According to information received by Human Rights in China (HRIC), all participants at a sit-in in front of the Ministry of Foreign Affairs (MFA) were taken away by the police on the morning of July 1. Ongoing postings on Weibo report that petitioners from Beijing were taken to and detained at several police stations in Chaoyang District; those from outside Beijing were taken to Jiujingzhuang (a Beijing district where there is a facility to detain petitioners); and Cao Shunli (曹顺利), one of the protest’s organizers who had previously lost contact with the group, was reported en route home by the evening of July 1 (Beijing time).
“Instead of rounding up people, the Chinese government needs to respond to the constructive demands of its own citizens for greater transparency and participation,” said Sharon Hom, executive director of Human Rights in China. “International guidelines and norms for UN human rights reports have consistently urged reporting states to conduct broad-based consultation with the public and civil society in drafting these reports.”
The rights activists initiated the sit-in mid-June to petition the government for greater public disclosure, consultation, and participation in China's human rights reporting to the United Nations. Cao Shunli outlined the following specific demands that were submitted to the MFA, which press for prioritized action on the situation of petitioners, corruption, and stability maintenance:
[Translation by HRIC]
1) Before submitting the State report to the Office of the United Nations High Commissioner for Human Rights (OHCHR), the MFA should allow petitioners and human rights defenders to participate in the drafting of the State report; instruct specific government institutions and officials to consult with petitioners and human rights defenders regularly and adequately on a monthly basis; and accept the "Human Rights Situation Surveys," compiled and written by petitioners and human rights defenders, and use these surveys as well as other petition cases accumulated by various government agencies over the years as the basis for the drafting of the State Human Rights report.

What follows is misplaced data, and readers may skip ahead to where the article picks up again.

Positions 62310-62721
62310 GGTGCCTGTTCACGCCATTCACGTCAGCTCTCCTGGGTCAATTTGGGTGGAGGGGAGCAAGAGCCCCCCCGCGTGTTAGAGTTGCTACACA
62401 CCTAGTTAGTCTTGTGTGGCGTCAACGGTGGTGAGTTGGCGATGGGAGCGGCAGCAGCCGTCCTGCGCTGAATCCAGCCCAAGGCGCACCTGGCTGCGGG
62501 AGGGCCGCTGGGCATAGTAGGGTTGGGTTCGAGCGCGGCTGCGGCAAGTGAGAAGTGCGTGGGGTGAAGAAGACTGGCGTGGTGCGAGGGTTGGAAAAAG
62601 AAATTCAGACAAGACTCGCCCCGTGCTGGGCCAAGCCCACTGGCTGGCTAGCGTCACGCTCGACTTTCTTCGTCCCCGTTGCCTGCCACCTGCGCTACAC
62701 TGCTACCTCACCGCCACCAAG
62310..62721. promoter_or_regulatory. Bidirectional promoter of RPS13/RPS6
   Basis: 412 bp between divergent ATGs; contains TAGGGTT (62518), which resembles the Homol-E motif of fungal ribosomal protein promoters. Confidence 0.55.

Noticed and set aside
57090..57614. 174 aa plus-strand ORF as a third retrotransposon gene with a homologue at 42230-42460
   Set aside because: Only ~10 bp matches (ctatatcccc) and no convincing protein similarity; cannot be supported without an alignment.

2) Before submitting the State report to the UN Human Rights Council, make it possible for petitioners and human rights defenders to participate in the government working group responsible for drafting and writing the State report, so that they can consult with the working group's members, including the Ministry of Public Security, Ministry of Supervision, Supreme Court, Letters and Petitions Office, State Council's Letters and Petitions Office, and the Ministry of Human Resources and Social Security, among others. The reasons for the huge backlog and the delay in responding to petitions should be studied, and effective measures should be put in place to address them.
3) Through consultation and discussion, prioritize petitioning, corruption, and stability maintenance (which affect economic development and social stability), as key themes of the State report; truthfully and comprehensively reflect the human rights situation in China, in particular the situation facing petitioners and human rights defenders in China; and make commitments and take measures to improve the situation.
China has already submitted two periodic reports to UN expert bodies—The UN Committee on the Rights of the Child (submitted May 2010, to be reviewed in the fall session of the Committee), and the UN Committee on Economic, Social and Cultural Rights (submitted, June 30, 2010, review not yet calendared). China’s second UPR report to the Human Rights Council is due on July 22, 2013. China is scheduled for its second UPR review on October 22, 2013.
For more information on China's Universal Periodic Review and related UN work, see:
Activists Rally at Ministry of Foreign Affairs, Demand Participation in Drafting State Party Report to UPR, Chinese Human Rights Defenders, June 27, 2013